Take a walk in the past
Vonsbæk Church is a whitewashed church with a Romanesque core, consisting of a nave and choir. The church is built using a mix of boulders, monk stones and flint. It has three late Gothic extensions: tower, vestry and a weaponhouse with a fireplace from the renaissance.
The church is characterized by several changes during the years, including a thorough restoration in 1941. The nave has a beamed ceiling, while the choir got an immured vault. The altar is made of monastic boulders, but is covered by a wooden panel. The core of the altarpiece is a renaissance alterpiece from approximately 1600 but with newer wings and top piece. The main part is a painting of Jesus on the cross outside Jerusalem, with a sky darkened by clouds and lightning.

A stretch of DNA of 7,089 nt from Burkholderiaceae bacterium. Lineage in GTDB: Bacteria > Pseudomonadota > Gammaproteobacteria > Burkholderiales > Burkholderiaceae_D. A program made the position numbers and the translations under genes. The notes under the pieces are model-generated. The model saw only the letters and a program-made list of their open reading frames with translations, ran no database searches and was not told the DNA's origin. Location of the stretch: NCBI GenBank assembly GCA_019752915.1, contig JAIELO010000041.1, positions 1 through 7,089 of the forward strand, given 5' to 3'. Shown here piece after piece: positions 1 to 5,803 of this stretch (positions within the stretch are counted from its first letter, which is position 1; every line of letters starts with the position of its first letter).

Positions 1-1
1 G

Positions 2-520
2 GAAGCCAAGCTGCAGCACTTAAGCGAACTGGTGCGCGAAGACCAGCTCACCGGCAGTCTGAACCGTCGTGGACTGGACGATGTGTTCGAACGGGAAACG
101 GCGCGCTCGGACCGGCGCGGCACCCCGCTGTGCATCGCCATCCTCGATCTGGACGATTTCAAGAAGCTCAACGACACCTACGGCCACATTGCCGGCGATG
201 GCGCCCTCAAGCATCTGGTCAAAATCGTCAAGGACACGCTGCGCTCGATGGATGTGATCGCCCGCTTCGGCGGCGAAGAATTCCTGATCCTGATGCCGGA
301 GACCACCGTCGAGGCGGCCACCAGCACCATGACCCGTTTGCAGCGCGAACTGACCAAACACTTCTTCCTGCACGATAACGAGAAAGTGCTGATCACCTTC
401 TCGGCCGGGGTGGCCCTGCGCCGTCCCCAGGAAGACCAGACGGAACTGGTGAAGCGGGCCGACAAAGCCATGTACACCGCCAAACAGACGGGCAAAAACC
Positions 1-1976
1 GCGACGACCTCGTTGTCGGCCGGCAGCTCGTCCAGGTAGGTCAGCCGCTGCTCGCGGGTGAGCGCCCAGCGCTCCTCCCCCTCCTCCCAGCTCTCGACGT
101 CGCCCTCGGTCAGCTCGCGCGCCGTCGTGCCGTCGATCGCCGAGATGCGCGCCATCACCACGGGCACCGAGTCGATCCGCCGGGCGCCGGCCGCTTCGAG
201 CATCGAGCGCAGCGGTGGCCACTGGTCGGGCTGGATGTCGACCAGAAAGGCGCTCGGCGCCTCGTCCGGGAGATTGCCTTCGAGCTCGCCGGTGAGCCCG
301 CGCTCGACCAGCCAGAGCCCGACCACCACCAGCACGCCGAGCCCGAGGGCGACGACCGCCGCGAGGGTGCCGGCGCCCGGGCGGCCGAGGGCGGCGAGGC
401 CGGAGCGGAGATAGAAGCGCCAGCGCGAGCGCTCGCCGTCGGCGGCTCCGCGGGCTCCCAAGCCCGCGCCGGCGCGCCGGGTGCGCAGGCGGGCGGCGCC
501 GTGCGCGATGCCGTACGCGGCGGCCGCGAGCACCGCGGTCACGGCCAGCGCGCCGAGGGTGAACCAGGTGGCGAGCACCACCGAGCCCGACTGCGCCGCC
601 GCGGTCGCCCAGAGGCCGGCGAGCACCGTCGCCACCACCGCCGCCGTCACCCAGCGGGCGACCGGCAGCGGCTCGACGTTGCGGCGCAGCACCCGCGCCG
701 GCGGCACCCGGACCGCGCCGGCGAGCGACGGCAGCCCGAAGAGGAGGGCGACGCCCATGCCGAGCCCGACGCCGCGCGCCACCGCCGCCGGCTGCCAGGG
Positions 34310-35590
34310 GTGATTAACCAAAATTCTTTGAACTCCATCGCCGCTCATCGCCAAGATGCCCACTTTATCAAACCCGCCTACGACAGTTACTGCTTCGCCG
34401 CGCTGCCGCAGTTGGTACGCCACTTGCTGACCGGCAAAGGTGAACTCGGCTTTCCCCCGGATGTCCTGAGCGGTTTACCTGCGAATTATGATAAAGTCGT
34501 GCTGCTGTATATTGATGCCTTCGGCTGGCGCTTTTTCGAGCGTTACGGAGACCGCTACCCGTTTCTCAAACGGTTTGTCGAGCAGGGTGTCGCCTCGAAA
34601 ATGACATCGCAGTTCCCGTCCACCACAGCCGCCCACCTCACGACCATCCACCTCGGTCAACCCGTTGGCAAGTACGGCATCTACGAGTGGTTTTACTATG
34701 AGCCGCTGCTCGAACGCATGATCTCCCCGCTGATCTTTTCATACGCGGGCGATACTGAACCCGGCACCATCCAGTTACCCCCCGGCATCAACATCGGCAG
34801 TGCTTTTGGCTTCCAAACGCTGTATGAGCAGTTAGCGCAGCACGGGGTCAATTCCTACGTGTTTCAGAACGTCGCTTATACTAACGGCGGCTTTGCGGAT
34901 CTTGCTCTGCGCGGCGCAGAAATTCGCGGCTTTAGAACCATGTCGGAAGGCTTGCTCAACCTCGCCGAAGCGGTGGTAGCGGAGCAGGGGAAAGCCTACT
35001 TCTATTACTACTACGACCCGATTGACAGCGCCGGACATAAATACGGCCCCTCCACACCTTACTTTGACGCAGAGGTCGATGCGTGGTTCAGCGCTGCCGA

The church has preserved a crucifix from around 1400, while other woodcarvings are located in the Danish national museum in Copenhagen and on Gottorp Castle in Schleswig (Germany).
The baptismal font is an unusual, roman granite font, with arcades and figurines that jump out, on the bowl and heads on the foot. During the restoration in 1941, fragments from old chalk paintings, from around 1650, were uncovered, one of which was put on a canvas which now hangs on the south side of the nave. The pulpit is a piece from the renaissance period around 1600 A.D. The organ was made by Marcussen & Søn in Aabenraa.
The church is open whenever employees are present at the cemetery, usually Tuesday-Friday from 8am to 3 pm. Otherwise, visits can be arranged by calling Digger Nanna Dittfeld at tlf. +45 21 46 77 71.